Ecco, April 2015
Reviewed by Randy Rosenthal
A few years ago, I met T.C. Boyle at his home in Santa Barbara to interview him for issue #4 of The Coffin Factory. At the end of our talk—before I embarrassed myself by almost falling down his stairs—I asked Boyle what he was working on, and while he didn’t want to reveal too much, he said that after just publishing a book from a woman’s point of view, he would be writing “a hairy-chested man novel” set in Northern California. The Harder They Come is that novel, and while it reads like a breeze, being one of Boyle’s very best, and is indeed set in the pot-fragrant forests of Mendocino County, I’m not sure if it’s as manly as he originally intended.
The novel’s two main characters are seventy-year-old Sten Stenson and his twenty-five year-old son, Adam. It begins with a scene in Costa Rica, where Sten and his wife Carolee are on a cruise. Their tour is robbed at gunpoint, and Sten, an ex-Marine and retired high school principal, kills one of the robbers with his bare hands. He’s a hairy-chested man’s man, yes sir, but Adam seems to outdo his father. Calling himself “Colter,” after John Colter, a historical mountain man who traveled with Lewis and Clark, Adam is a militant survivalist who thrives in the woods. Hard as rocks and always armed with an automatic rifle and a knife, Adam has set up an opium-growing operation, with which he hopes to set himself up for life. He’s disturbed, dangerous, and paranoid. But the strongest character in the novel is Sara, a forty-something horse-hoofer, margarita-drinker, and Adam’s unlikely girlfriend. It’s with Sara where Boyle’s prose really sings.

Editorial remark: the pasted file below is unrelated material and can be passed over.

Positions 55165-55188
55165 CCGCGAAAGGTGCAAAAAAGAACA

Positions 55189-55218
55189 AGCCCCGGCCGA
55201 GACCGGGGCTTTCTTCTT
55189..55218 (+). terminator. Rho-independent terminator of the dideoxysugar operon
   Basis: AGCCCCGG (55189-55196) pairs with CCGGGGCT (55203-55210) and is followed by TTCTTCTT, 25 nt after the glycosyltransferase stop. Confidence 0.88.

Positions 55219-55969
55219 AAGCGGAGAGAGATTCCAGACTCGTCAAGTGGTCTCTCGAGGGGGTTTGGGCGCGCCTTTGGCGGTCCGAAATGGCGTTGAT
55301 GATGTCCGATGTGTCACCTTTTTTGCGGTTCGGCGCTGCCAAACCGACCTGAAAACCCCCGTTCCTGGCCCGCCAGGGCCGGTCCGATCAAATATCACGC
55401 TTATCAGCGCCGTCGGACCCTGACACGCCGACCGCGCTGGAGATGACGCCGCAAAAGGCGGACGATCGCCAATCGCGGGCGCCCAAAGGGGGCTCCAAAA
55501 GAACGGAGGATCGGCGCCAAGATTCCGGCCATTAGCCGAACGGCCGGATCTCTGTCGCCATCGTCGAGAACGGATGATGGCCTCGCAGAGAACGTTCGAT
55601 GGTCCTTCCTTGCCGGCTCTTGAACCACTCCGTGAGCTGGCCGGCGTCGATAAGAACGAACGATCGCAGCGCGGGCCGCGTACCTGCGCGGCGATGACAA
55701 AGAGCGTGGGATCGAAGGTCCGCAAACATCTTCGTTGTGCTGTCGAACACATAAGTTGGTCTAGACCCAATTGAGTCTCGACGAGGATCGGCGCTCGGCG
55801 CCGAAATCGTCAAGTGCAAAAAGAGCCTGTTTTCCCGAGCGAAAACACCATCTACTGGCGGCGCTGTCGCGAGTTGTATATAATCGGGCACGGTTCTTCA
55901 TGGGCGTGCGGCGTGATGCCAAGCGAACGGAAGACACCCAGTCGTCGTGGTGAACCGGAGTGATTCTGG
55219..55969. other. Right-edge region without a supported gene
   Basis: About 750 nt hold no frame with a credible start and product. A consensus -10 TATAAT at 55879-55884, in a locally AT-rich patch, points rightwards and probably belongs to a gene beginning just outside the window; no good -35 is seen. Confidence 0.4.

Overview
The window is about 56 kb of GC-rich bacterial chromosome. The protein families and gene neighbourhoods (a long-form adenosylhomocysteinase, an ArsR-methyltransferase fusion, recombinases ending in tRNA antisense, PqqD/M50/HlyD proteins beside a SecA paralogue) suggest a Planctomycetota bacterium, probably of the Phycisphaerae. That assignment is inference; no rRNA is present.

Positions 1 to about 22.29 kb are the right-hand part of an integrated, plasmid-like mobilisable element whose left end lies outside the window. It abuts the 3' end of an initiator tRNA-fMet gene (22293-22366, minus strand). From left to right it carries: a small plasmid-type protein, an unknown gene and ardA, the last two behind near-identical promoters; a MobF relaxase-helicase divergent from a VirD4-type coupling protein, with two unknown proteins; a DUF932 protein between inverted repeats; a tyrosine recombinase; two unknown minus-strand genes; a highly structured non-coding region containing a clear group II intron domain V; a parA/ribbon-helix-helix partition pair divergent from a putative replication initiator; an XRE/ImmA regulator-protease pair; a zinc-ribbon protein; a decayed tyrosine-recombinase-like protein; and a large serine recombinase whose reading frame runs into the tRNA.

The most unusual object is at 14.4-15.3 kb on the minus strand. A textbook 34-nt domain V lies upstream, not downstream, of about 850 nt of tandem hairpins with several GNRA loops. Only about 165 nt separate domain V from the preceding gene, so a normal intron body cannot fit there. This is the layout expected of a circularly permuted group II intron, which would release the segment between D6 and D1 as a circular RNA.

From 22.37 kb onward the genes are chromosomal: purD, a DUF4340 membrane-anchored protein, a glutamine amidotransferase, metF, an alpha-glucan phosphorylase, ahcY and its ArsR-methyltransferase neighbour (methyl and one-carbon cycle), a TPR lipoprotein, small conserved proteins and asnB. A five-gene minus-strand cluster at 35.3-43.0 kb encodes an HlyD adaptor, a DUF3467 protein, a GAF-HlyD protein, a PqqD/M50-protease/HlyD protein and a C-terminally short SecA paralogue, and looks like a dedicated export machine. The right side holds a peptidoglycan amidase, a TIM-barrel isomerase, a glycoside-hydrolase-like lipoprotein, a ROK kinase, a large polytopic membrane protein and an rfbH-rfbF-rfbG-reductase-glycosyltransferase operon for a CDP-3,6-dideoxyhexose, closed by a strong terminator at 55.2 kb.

Fully capturing the anti-authoritarian spirit of the novel, Sara says she doesn’t have “a contract” with the police, and so she refuses to cooperate with them when they pull her over and politely ask for her license and registration. She’s arrested, but doesn’t show up for her court case, and she and Adam bust her dog out of quarantine. After all, she was just traveling on the public roads in her personal property—no, she wasn’t wearing her seatbelt, but “seatbelt laws were just another contrivance of the U.S. Illegitimate Government of America the Corporate that had given up the gold standard back in 1933 and pledged its citizens as collateral so it could borrow and keep borrowing.” Sara thinks she has no need for government: “They were all just criminals anyway, every politician bought and sold by the special interests and the cops nothing more than their private army.” Passages of this sort abound, with rants against taxes, social security, the Fed, and the Fourteenth Amendment, and every time it’s like, Yeah, man, yeah. Stick it to ‘em, T.C.
Dude’s got a bone to pick, and he picks it clean—he tears it down, but what we’re left with is harsh reality. For no matter how unjust or absurd or fascist our system is, it’s still our system, and it will dominate us with overwhelming violence if we refuse to obey it. Despite the democratic rhetoric of our founding documents, might is right, here just like anywhere. At the end, Sten, a man capable of violence, understands that “violence didn’t work because it just provoked resentment and resentment led to more violence, a whole downward spiral of it.” And so it seems that Boyle’s too wise to really go manly, for how manly is a man who renounces violence? Then again, it’s harder to be wise than it is to be manly.